2.4. Halo Structure
Dark matter halos are characterized by their large overdensity with respect to the background density. Spherical top-hat collapse models (e.g. Eke et al. 1996) show that the overdensity, , of a just collapsed halo is approximately 200, with some dependence on cosmological parameters. This overdensity corresponds, approximately, to the virialized region of a halo, and allows us to define a virial radius as
Studies utilizing N-body simulations show that halos approximately obey the virial theorem within this radius and that rv is a characteristic radius for the transition from ordered inflow of matter (on larger scales) to virialized random motions (on smaller scales) (Cole and Lacey 1996). Dark matter halos have triaxial shapes and the distribution of axial ratios has been well characterized from N-body simulations (Frenk et al. 1988; Jing and Suto 2002; Bett et al. 2007).
Recent N-body studies (Navarro et al. 2004; Merritt et al. 2005; Prada et al. 2006Einasto 1965) than the Navarro-Frenk-White (NFW) profile (Navarro et al. 1996, 1997). The Einasto density profile is given by
where r-2 is a characteristic radius at which the logarithmic slope of the density profile equals -2 and is a parameter which controls how rapidly the logarithmic slope varies with radius. The parameter seems to correlate well with the height of the peak from which a halo formed, = c(z) / (M) as has been shown by Gao et al. (2008) who provide a fitting formula,
which is a good match to halos in the Millennium Simulation 3 (Springel et al. 2005b). The value of r-2 for each halo is determined from the known virial radius, rv, and the concentration, c-2 rv / r-2. The NFW profile has a significantly simpler form and is good to within 10-20% making it still useful. It is given by
where rs is a characteristic scale radius and s is the density at r = rs. For NFW halos, the concentration is defined as cNFW = rv / rs.
Concentrations are found to depend weakly on halo mass and on redshift and can be predicted from the formation history of a halo (Wechsler et al. 2002). Simple algorithms to approximately determine concentrations have been proposed by Navarro et al. (1997), Eke et al. (2001) and Bullock et al. (2001b). More accurate power-law fits have also been determined from N-body simulations (Gao et al. 2008; Zhao et al. 2009).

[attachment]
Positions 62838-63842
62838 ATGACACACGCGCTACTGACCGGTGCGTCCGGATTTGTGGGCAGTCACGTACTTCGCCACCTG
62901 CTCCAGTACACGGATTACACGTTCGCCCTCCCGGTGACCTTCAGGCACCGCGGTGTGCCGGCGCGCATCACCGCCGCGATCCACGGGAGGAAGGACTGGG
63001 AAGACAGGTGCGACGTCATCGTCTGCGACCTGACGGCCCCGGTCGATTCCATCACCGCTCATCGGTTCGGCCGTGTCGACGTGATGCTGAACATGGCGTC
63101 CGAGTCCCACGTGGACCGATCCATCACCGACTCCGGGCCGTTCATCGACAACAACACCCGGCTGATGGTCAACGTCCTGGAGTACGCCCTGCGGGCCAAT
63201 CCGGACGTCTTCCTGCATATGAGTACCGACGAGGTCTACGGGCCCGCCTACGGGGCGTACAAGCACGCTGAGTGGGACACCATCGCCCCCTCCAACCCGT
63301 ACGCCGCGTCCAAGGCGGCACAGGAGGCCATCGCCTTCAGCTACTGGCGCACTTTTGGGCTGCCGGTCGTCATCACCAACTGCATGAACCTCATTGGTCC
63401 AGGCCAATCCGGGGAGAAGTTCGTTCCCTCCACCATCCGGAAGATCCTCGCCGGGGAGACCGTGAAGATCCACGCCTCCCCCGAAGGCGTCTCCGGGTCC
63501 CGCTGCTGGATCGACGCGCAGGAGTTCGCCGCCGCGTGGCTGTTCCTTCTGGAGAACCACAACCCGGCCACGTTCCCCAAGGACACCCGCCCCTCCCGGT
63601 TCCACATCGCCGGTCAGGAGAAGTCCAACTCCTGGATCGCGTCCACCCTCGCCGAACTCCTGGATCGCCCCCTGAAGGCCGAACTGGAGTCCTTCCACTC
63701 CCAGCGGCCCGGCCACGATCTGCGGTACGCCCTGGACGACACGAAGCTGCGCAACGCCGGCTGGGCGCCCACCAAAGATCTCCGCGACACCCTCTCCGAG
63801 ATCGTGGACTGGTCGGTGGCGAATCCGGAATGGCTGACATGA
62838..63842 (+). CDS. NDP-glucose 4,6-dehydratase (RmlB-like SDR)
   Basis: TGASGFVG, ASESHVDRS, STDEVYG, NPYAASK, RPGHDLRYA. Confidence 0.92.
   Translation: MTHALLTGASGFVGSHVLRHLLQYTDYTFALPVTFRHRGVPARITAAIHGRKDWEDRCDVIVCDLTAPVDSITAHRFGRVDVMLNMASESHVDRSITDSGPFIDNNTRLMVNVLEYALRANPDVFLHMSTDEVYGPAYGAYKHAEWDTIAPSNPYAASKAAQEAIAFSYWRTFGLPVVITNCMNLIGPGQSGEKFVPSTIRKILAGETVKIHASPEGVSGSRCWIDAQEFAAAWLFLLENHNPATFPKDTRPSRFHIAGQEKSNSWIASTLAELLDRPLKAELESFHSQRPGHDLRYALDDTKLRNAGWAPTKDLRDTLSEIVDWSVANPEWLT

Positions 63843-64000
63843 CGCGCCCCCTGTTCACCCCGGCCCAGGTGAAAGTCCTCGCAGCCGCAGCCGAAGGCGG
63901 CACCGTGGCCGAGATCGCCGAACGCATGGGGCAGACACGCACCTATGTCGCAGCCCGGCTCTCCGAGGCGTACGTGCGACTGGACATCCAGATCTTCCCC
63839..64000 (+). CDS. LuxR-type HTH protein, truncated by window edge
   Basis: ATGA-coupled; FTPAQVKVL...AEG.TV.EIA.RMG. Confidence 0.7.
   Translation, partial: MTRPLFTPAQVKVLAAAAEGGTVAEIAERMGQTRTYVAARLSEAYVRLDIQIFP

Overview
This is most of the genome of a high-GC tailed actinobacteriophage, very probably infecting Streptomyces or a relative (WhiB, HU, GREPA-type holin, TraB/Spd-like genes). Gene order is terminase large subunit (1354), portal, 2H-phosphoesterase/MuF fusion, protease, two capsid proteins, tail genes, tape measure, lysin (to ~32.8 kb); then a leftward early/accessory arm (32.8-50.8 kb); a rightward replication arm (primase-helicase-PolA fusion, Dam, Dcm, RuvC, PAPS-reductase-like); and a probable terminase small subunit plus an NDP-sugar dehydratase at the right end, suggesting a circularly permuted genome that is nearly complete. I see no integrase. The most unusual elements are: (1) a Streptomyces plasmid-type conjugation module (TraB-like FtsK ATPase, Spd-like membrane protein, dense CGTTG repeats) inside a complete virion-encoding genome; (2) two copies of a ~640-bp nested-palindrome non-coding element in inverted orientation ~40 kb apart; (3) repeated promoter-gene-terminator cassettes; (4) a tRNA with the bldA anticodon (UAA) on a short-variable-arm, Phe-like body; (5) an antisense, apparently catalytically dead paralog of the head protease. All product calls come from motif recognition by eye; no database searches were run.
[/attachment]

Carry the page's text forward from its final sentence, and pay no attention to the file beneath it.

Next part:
Integrals over the density and mass distribution are needed to compute the enclosed mass, velocity dispersion, gravitational energy and so on for the halo density profile. For NFW halos the integrals are mostly straightforward, although some require numerical calculation. For the Einasto profile some of these may be expressed analytically in terms of incomplete gamma functions (Cardone et al. 2005). Specifically, expressions for the mass and gravitational potential are provided by Cardone et al. (2005), other integrals (e.g. gravitational energy) must be computed numerically.
1 Although measurements of the Lyman- forest (Slosar et al. 2007, Viel et al. 2008) and weak-lensing (Mandelbaum et al. 2006) give interesting constraints on the distribution of dark matter on small scales they typically require modeling of either the nonlinear evolution of dark matter or the behavior of baryons (or both) which complicate any interpretation. They are therefore not as "clean" as CMB and large scale structure constraints. Back.
2 The original derivation by Press and Schechter (1974) differed by a factor of 2, resulting in only half of the mass of the Universe being locked up in halos. Later derivations placed the method on a firmer mathematical basis and resolved this problem, a symptom of the "cloud-in-cloud" problem (Bond et al. 1991; Bower 1991; Lacey and Cole 1993). Back.
3 We have truncated this fit so that never exceeds 0.3. Gao et al. (2008) were not able to probe the behavior of in the very high regime. Extrapolating their formula to > 4 is not justified and we instead choose to truncate it at a maximum of = 0.3. Back.